Tip: Never underestimate the good a little thing can do.


 Many times I'll think of someone that could use a quick visit and a little surprise, but by the time I get the little surprise organized it's become a major event and I don't do it. However, just by keeping a little baggie in the car filled with a few tags, a pair of scissors, a marking pen, and some jute (baker's twine or ribbon), it makes giving doable.  When the idea comes, just pick up a bag of dollar store candy, add the tag, and drop it off on the way home.  It's just a little thing . . . 

Who or what little thing has made a difference in your life?

5 comments:

Derek-Jenny-Kaitlynd-Ethan-Dylan said...

I am so appreciative of all my influences.
I love looking back and realizing how wonderful they were and are. Now, I try to very hard to be like them!

I love the tag and string idea. It just might make me a better person! Thank you!

Becky said...

What a great idea to make service that much easier!

I have had many great influences...my 9th grad honors English teacher, the Institute teacher who trained me when I served on Institute Council years ago, and more.

Thanks for the reminder to quit wasting time thinking poorly of ourselves and to just go out and do good. I appreciate YOUR influence, Jane :)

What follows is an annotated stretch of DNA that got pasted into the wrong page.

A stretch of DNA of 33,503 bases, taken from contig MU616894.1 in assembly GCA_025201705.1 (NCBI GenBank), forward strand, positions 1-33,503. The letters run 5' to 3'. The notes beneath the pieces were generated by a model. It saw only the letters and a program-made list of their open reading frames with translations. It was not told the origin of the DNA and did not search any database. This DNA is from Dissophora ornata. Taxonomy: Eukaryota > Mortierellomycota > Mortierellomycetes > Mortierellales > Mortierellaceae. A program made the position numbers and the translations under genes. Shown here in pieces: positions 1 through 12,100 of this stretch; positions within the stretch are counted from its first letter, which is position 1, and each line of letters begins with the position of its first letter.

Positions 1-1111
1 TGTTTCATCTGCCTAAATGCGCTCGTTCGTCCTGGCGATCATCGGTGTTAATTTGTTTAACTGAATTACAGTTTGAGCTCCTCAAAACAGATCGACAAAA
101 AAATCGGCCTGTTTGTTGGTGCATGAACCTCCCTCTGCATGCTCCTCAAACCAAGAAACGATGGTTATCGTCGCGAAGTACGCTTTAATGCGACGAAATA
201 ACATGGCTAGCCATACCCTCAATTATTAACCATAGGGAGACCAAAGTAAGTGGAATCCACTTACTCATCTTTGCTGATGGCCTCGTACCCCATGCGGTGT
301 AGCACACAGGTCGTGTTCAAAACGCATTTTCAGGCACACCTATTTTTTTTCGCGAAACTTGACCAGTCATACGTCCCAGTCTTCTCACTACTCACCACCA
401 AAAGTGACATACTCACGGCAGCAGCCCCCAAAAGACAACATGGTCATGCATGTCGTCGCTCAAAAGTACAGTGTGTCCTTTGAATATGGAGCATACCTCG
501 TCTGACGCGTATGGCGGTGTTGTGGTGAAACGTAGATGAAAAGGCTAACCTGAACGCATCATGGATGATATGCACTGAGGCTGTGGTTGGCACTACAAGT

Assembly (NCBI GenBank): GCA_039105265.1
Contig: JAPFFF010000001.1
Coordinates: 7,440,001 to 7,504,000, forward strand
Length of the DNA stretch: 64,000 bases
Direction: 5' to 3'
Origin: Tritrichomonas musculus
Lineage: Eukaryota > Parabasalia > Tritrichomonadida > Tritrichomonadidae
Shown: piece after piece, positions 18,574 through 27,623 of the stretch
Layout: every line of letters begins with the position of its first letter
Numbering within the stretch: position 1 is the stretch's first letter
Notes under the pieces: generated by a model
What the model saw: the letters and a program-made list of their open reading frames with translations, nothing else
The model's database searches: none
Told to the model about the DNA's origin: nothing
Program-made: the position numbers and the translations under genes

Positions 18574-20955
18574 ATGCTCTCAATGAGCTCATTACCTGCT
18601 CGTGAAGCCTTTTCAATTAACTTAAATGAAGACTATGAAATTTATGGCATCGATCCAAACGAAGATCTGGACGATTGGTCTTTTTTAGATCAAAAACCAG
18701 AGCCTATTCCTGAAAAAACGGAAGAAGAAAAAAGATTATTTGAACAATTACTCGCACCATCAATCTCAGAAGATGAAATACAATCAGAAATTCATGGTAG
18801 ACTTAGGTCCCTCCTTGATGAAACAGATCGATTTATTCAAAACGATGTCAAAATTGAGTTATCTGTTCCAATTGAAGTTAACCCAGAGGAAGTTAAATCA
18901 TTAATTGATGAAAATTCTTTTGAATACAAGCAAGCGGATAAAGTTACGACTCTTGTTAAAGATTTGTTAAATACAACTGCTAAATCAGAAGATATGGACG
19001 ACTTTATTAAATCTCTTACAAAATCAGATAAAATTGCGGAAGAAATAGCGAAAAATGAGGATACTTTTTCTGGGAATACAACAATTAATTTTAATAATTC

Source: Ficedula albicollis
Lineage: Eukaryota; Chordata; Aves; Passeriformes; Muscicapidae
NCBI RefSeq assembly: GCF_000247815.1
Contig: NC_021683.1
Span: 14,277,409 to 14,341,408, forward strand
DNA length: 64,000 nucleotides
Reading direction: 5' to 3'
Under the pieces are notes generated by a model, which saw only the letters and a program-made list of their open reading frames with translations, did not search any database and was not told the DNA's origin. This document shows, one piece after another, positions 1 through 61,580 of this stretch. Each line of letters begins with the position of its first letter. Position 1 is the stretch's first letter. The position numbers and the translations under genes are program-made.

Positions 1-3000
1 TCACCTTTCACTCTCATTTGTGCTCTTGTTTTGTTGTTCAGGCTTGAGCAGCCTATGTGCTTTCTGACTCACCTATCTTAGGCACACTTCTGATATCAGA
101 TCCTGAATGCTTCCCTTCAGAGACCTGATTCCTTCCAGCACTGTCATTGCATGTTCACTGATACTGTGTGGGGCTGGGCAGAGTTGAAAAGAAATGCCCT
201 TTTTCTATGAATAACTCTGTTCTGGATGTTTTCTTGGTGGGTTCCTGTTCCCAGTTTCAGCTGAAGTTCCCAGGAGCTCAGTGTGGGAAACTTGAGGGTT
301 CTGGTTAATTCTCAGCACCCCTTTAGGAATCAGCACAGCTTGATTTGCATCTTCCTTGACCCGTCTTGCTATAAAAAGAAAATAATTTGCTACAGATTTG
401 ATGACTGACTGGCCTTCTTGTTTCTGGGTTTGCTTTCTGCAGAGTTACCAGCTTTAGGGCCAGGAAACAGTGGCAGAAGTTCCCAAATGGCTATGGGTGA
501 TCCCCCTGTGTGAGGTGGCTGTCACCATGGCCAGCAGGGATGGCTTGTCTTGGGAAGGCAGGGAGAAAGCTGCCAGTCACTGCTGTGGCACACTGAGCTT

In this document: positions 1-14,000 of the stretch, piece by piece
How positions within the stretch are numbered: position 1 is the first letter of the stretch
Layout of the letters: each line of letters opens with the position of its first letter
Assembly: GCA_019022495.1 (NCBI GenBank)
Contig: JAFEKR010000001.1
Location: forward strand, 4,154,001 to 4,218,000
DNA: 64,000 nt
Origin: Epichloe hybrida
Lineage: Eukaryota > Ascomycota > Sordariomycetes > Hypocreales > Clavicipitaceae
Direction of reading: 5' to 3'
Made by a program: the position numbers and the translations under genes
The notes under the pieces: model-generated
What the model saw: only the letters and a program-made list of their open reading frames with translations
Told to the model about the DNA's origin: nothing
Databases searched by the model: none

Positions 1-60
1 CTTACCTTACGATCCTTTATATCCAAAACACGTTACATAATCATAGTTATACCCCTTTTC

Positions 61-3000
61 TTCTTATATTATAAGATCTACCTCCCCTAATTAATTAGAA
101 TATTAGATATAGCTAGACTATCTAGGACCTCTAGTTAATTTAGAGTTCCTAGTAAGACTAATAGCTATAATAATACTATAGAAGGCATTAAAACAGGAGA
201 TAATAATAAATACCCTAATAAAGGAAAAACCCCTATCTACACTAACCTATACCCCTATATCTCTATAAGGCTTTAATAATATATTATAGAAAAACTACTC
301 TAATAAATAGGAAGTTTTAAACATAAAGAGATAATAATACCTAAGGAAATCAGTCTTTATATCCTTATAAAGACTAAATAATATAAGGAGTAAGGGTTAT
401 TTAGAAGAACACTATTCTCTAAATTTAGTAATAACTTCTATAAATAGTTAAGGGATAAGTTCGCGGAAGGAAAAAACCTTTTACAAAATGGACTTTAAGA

michelle said...

I'm sure I have had many good influences, but the ones that come most readily to mind are the ones in my own family.

I'm tickled that Dude stopped selling dishes so that he would not enable that woman to be a hoarder. Yikes!

I really love the idea of making it quick and easy to drop off a little something. I am guilty far too often of making something into a big production and then not doing anything at all...

Ande Payne said...

Aw Mom, thanks for writing this for me. You're right. And you are very good at being the little thing to people. I love you.

P.S. my verification word was "tradition." Tradition. Tradition!

Deidra said...

I learned the hard way and now stock some plain note cards in the trunk. I never know when I might need some! Like last week, when my companion and I dropped off treats. We should have known that the 75 year old we visit would be gone. It was 4:00-- she was at Golden Corral, just like every other day but Sunday. My companion was driving, so we didn't have anything to leave her a note on. Sunday I finally got to tell her they were treats and not tricks. She confessed she hadn't eaten them yet because she didn't know who they were from.

I still have a few high school teachers I've kept in touch with. Thank goodness for adults keeping my teen self on the straight and narrow!